The Assassin (Tw/Chi/HK) (wiki)
You know when you watch a typical eastern martial arts epic; it's gorgeous, fast paced and has beautifully choreographed action sequences. The story can lurch about a bit and the characters can sometimes do stuff that doesn't make a lot of sense, but you kept watching despite not quite being able to follow along because it was so damn beautiful.
I went into The Assassin resigned to the fact that I would get a bit confused somewhere between the subtle cultural differences and the complicated character relationships where just about everybody has an X in their name so it's difficult to keep track. I could handle that so long as I got a flavour of the goings on and it excelled in the other areas.
Unfortunately, it didn't.
Even for a film of the type so culturally unfamiliar to me it was hard to follow, to the point of throwing my hands in the air at the futility if trying to follow the disjointed plot. The basic premise appears to be this: a young woman has been trained well in doing assassinations, and her heartless trainer for complicated political reasons releases her back to her family to murder her cousin, who is living well in a castle somewhere with his family. But she doesn't because reasons, and things get a bit sidetracked from there in the murky middle bit, and then it finishes with the mentor trying for about 5 seconds to kill her and then giving up.
There are precious few action scenes, and the ones that do happen are badly choreographed, seemingly random and often over without any sort of resolution. Much of the film is a mixture of beautiful shots of scenery and palaces, mixed with the people within them milling about, staring at the walls, floor and each other, or waiting just a little too long for somebody to come walking through the door. The rest of it is protracted cushion shots that seem to be there only to pad out the runtime in a futile attempt to make the film into an 'epic'.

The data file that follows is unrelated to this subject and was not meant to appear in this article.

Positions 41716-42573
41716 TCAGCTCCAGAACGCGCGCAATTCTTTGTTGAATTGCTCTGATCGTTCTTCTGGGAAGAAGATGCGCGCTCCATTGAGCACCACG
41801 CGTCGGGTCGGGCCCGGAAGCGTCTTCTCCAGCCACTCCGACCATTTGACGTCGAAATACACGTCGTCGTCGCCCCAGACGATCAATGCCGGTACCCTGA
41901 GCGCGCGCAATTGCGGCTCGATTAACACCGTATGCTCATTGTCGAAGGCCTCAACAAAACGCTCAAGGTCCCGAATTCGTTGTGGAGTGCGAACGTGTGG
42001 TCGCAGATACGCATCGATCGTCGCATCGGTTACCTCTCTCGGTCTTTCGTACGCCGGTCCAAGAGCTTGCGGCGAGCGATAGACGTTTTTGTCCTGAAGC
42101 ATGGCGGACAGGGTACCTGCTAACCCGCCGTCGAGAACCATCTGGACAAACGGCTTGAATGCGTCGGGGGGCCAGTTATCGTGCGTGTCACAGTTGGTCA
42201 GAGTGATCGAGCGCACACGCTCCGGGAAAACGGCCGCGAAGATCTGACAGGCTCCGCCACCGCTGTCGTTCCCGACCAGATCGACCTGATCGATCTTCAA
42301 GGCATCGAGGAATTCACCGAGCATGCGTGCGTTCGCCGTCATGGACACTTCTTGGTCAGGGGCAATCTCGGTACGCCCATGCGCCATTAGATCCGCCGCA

It never got going, and then it ended abruptly without me quite knowing what had happened. It felt like an unfinished idea that for some reason got cobbled together into a film just for something to do, without anyone daring to tell the director that there was nothing in the film to enjoy beyond the vista. It needed more than just beauty, and it didn't have it. Don't go into this expecting another Hero or Crouching Tiger. Just don't go at all. You will be disappointed. 3.5/10
Liza the Fox-Fairy (Hun) (wiki)
My final film this year was a last-minute change. I was originally going to see the closing gala film, Carol, but after seeing ads on the telly about it last night, meaning I could watch it any time, I decided to switch to something that I probably wouldn't get another chance to see. I noticed that this film had topped the audience charts at one point, so it seemed like the natural choice.
Liza lives a lonely existence as a care nurse to an elderly Japanese widow. Her only friend is Tomy Tani, the ghost of a Japanese pop star that haunts the flat she tends that only Liza can see. When Marta suggests that Liza finds a man before it's too late, Tomy gets jealous and anyone who gets close, gets killed to death. Distraught at the rising body count and police sniffing around, Liza happens upon the Japanese fox-fairy tales of siren-like women destined never to be loved due to their deathly curse.
The world Liza inhabits is a slightly surreal 1970's mesh of dreary buildings and badly dressed grotesque characters, giving plenty of scope for dark, absurdist humour. And plenty of these chances are lept upon with several squeals of laughter coming from the audience, many fuelled by the sheer absurdity of some of the situations, often breaking the fourth wall and including the audience directly. It's a refreshingly playful, enjoyable film and one I am glad I switched to see, and almost makes up for The Assassin. 8/10